Due to limited local supply, the Indian cement industry is dependent on the import of 123 million t of gypsum. Existing major Thai gypsum consumers are expected to import over 118 million tpy of gypsum. The UAE, Qatar, Kuwait, and Bahrain are estimated to import over 26 million tpy of gypsum. South Africa and East Africa, together, are expected to import over 6 million tpy of gypsum.
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At present, Asia’s dominant supplier, Thailand, is unlikely to capitalise on its remaining gypsum resources, due to local supply constraints anticipated in the future. Supply from Iran will be restricted to the UAE, Qatar, Kuwait, Bahrain, and the West Coast of India. The Sultanate of Oman will therefore become a significant supplier, on the back of its rapidly growing gypsum industry. Thus, even with an aggressive upside supply scenario from Oman, the gypsum demand/supply deficit will widen, cumulatively, by over 60 million t between 2017 and 2026, creating a lucrative market for Omani gypsum. The gypsum demand will be large enough to accommodate new import supplies from Turkey, Spain, and Mexico.
Cement manufacturing accounted for roughly 61% of the estimated 252 million t of gypsum produced globally in 2015, with gypsum board industries consuming 33% of the total. Global gypsum demand is projected to grow by an average CAGR of 10%, to reach 870 million t by 2026. Major driving demand comes from India and the ASEAN countries.
Imported gypsum demand across Asia and South/East Africa is projected to soar from 16.50 million tpy in 2015, to 23 million tpy by 2020, rising to over 40 million tpy by 2026. This amounts to a cumulative demand of over 80 million t from 2017 to 2020, and over 273 million t from 2017 to 2026, driven primarily by strong growth in the cement and gypsum board production segments.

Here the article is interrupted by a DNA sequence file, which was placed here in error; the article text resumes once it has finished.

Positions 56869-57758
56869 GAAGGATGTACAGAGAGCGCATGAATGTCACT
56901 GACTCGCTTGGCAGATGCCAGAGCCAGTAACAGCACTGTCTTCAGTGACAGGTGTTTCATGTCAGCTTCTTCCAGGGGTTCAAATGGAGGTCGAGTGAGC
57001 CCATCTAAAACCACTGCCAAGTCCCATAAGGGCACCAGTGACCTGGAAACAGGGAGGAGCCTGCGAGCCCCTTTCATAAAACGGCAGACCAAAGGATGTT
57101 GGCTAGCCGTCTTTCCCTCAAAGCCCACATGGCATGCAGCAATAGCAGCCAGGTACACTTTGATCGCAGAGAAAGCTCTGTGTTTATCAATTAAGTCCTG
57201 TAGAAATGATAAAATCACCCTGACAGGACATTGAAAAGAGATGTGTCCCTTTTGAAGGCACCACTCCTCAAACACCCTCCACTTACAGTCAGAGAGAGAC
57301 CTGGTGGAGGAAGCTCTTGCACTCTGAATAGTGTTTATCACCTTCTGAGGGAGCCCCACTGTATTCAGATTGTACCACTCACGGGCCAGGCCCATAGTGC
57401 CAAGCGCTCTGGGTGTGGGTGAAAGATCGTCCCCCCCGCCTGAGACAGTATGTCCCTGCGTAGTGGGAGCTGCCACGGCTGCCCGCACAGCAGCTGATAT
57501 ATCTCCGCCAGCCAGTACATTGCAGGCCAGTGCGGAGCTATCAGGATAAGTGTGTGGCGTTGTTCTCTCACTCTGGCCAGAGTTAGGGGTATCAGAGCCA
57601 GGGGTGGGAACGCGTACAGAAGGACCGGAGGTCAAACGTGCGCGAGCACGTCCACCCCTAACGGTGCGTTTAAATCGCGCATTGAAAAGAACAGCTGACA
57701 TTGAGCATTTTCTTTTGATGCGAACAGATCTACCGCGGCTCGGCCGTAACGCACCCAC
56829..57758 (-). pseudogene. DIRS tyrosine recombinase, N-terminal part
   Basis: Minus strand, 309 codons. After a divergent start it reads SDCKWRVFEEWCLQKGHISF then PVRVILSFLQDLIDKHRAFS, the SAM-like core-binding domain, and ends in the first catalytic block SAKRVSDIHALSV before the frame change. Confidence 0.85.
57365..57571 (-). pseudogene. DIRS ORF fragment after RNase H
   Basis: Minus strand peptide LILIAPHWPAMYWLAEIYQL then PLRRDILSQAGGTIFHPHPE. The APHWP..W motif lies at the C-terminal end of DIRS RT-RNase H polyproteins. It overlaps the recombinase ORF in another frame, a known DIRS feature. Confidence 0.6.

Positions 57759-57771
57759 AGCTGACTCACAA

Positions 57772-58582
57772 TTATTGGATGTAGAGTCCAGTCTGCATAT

Thailand is unlikely to capitalise on its remaining gypsum resources
Asia’s dominant supplier, Thailand, is unlikely to capitalise on its gypsum resources due to local supply constraints anticipated in the future.
Gypsum export has been controlled by the Department of Primary Industries and Mines (DPIM), through the non-issuance of new mining licenses and exports being strictly under a non-marketable quota system. As part of the strategies for maximising the economic and social benefit accrued to the country from the export of gypsum resources, DPIM is setting the gypsum FOB selling price, currently US$18.50/t.
Natural gypsum supply from Iran
Historically, Iran’s local construction industry consumes around 90% of its total gypsum production (over 14 million tpy). The remaining 10% is exported mainly to UAE, Qatar, Kuwait, and the west coast of India.
Local gypsum demand in Iran is expected to double in coming years, along with a major increase in the local selling price, due to the massive expansion of infrastructure and housing projects. In response to increasing local demand, gypsum exports are expected to remain capped at around 10% of the total production.
Furthermore, the construction industries in the UAE and Qatar will continue to expand, as investment in infrastructure, commercial, residential, and energy projects continue to drive growth. The FIFA World Cup 2022, World Expo 2020, housing, and several infrastructure projects in the UAE and Qatar are driving cement demand, which could lead to an increase in demand for imported gypsum.
Omani gypsum exports have been growing quickly
Oman is on track to be crowned the world’s largest exporter of natural gypsum by 2018, on the back of surging output that underscores the immense potential of the country’s mining sector to fuel the nation’s long-term economic development.